The dermatitis caused by these plants is due to urushiol, an oil found on their leaves that up to 85 percent of the population is allergic to. The primary symptom (and diagnostic method) is itchy, red rashes that appear 12 to 48 hours after exposure and have a blister-like appearance. The blisters may weep fluid and crust over. According to the American Academy of Dermatology Association, the more often a person is exposed, the more severe their reaction will be. (However, there are also select people who may not get a rash after their first exposure, but may get one after a second exposure.) In terms of contagiousness, you can’t get the rash by touching someone else’s, but you can get it if someone’s skin or clothing still contains traces of urushiol, as well as from pets if they have the oil on their fur. (Most pets aren’t allergic to poison ivy, oak and sumac.)
Toxicity level: 4
While you want to keep your child from ingesting plants with calcium oxalate crystals, poisoning from these plants is rare, CHOP notes. This is because they’re often incredibly painful to eat, which deters small kids from consuming them in large amounts. Below, some common house plants that contain oxalates.
Plenty of families have pots of philodendron scattered around the house, since they’re among the easiest to care for. But beware: When ingested, philodendron can cause pain, difficulty swallowing, swelling of the mouth, tongue or throat, excessive drooling and even loss of speech or issues breathing, notes the National Capital Poison Center (NCPC). Plus, skin exposure can cause rashes, swelling, redness and skin inflammation, while contact of philodendron sap with the eyes may cause eye irritation, corneal abrasions and, in rare cases, permanent eye damage.
Toxicity level: 3
Devil’s Ivy, also known as pothos, is another highly popular houseplant, with pointed, heart-shaped leaves in white, yellow or pale green. Taking a bite won’t be fatal for your little one, but it can prove to be pretty irritating thanks to its oxalate crystals. If you think your child may have taken a nibble, keep an eye out for possible symptoms, including burning and swelling of the mouth, lips and tongue, as well as difficulty speaking or swallowing.
Toxicity level: 3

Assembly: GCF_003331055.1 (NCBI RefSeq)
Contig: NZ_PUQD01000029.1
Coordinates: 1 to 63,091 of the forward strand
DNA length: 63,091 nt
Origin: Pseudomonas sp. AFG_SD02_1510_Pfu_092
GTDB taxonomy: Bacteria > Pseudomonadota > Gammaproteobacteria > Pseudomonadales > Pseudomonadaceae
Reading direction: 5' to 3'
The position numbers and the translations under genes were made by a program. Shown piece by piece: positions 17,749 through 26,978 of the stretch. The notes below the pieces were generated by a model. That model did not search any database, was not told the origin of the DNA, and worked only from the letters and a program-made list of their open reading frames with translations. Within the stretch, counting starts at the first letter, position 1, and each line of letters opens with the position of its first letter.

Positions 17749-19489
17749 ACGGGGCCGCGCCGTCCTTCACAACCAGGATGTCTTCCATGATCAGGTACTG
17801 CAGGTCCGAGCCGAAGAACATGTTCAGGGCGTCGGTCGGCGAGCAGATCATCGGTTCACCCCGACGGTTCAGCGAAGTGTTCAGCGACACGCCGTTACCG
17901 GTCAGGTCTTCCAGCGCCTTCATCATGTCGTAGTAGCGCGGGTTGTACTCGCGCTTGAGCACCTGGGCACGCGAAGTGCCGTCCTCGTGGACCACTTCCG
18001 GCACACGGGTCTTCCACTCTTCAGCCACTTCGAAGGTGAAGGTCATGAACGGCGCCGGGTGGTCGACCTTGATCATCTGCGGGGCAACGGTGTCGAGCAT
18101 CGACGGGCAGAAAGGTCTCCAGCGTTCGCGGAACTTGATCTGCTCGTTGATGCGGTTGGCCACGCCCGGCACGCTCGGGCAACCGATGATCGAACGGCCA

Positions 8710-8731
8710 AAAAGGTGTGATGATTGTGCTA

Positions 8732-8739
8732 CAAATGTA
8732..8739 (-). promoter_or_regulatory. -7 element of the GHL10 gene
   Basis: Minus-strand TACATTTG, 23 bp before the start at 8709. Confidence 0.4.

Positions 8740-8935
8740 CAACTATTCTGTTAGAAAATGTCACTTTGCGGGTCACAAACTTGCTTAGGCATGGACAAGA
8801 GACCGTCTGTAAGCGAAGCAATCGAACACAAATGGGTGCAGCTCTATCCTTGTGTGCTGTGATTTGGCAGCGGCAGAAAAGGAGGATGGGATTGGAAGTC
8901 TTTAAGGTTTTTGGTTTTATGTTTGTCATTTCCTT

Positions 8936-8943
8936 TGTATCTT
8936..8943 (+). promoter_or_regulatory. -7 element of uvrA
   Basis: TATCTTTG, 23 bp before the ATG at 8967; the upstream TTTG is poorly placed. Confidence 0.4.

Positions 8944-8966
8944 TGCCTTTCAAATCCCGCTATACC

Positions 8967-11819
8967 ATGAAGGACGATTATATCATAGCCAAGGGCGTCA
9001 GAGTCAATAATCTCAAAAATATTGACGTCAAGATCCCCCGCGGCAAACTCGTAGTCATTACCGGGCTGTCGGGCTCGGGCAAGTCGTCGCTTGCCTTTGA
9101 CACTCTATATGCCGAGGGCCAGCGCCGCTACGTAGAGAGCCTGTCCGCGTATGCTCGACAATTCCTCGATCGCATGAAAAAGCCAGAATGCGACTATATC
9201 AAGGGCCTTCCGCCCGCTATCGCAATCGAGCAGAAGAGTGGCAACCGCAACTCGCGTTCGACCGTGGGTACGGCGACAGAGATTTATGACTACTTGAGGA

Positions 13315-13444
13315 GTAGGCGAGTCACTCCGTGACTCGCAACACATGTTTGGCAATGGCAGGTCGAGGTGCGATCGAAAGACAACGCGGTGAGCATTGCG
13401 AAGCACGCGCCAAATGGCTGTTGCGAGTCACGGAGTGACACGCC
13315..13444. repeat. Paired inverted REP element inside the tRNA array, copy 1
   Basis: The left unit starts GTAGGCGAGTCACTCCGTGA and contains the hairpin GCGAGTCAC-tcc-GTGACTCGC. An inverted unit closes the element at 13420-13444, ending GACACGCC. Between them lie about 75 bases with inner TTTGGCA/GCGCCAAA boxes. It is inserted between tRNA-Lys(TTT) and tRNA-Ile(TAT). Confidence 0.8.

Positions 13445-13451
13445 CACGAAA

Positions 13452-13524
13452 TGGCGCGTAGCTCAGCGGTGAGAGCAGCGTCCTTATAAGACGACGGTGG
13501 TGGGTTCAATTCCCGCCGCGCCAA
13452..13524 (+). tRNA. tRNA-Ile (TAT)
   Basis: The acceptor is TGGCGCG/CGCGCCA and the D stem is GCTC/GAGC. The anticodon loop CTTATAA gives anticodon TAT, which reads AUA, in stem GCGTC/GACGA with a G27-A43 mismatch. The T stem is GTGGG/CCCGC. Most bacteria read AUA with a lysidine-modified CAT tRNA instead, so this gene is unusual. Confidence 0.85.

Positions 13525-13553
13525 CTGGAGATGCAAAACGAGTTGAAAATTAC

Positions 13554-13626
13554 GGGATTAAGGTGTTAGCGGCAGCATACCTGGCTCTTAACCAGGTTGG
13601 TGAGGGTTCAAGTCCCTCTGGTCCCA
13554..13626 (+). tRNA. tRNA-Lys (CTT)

Also known as dumb cane or leopard lily, this houseplant’s mix of green, white and yellow leaves makes it stand out. But, like others, because dieffenbachia contains calcium oxalate crystals in its sap, it can cause irritation when exposed to skin or eyes, the NCPC says. Similar to philodendron, dieffenbachia can cause pain, difficulty swallowing, swelling of the mouth, tongue or throat, excessive drooling, loss of speech and respiratory problems.
Toxicity level: 3
Peace lilies are hardy plants with dark green leaves and white flowers, and are popular among homeowners with less-than-green thumbs. But ingesting them can lead to the same symptoms of irritated skin and mouth, as well as difficulty speaking, breathing and swallowing.
Toxicity level: 3
Caladium, also known as elephant ear, has leaves shaped like arrows, hearts or lances, in color combinations of pink, red, white, rose, green and chartreuse. Commonly kept in the home, these poisonous houseplants can irritate the mucus membranes in the mouth, nose, throat and stomach, causing similar symptoms as the rest.
Toxicity level: 3
When ingested, these plants can cause minor gastrointestinal issues, like a bout of vomiting or diarrhea, or cause more serious, even fatal issues. According to the National Capital Poison Center (NCPC), keep an eye on your kids as they play outdoors or near any plants, and always know the names of your plant just in case you do wind up needing to call the poison control hotline.
Sometimes planted in gardens around the home, this beautiful flowering shrub is known for its white, pink or yellow blossoms—and for being one of the most poisonous plants around the house. According to IANR, oleander contains glycosides, which, if ingested, can cause nausea, vomiting, a slow heartbeat, low blood pressure, drowsiness and even death. If you suspect your child has eaten oleander, head to the emergency room immediately.
Toxicity level: 1
These trumpet-shaped flowers may seem perfectly innocent, but they can make your little ones sick. Though they’re not very poisonous in small quantities, if your child ingests a large amount, they may suffer from irritation in the mouth and throat as well as nausea, vomiting and diarrhea, CHOP notes.
Toxicity level: 2
It may be a universal symbol of joy and good cheer, but this holiday favorite is actually on the list of poisonous plants. Eating mistletoe can cause gastroenteritis, an intestinal infection that comes with diarrhea, cramps, nausea, vomiting and fever. It can also lead to a drop in blood pressure, though American mistletoe appears to be less toxic than the European species, the NCPC says.
Toxicity level for European Mistletoe: 1
Toxicity level for American Mistletoe: 2
If eaten, this common holiday trimming can put a quick end to your family’s merry mood. While the boughs don’t pose a danger, the berries are toxic, and eating even just two can cause vomiting, diarrhea, dehydration and drowsiness, the NCPC cautions. To protect your little ones from these poisonous plants, always remove the berries before decorating your home with fresh holly.
Toxicity level: 2
Thanks to their stunning, colorful blooms, azaleas decorate many home lawns and gardens—but they could be fatal for kids. When eaten in very small quantities, your child may get mild symptoms like mouth irritation, nausea and vomiting. But if they swallow larger quantities (like three or more leaves), it can be life threatening, as the plant contains grayanotoxins, the NCPC and CHOP note.
Toxicity level: 1 to 2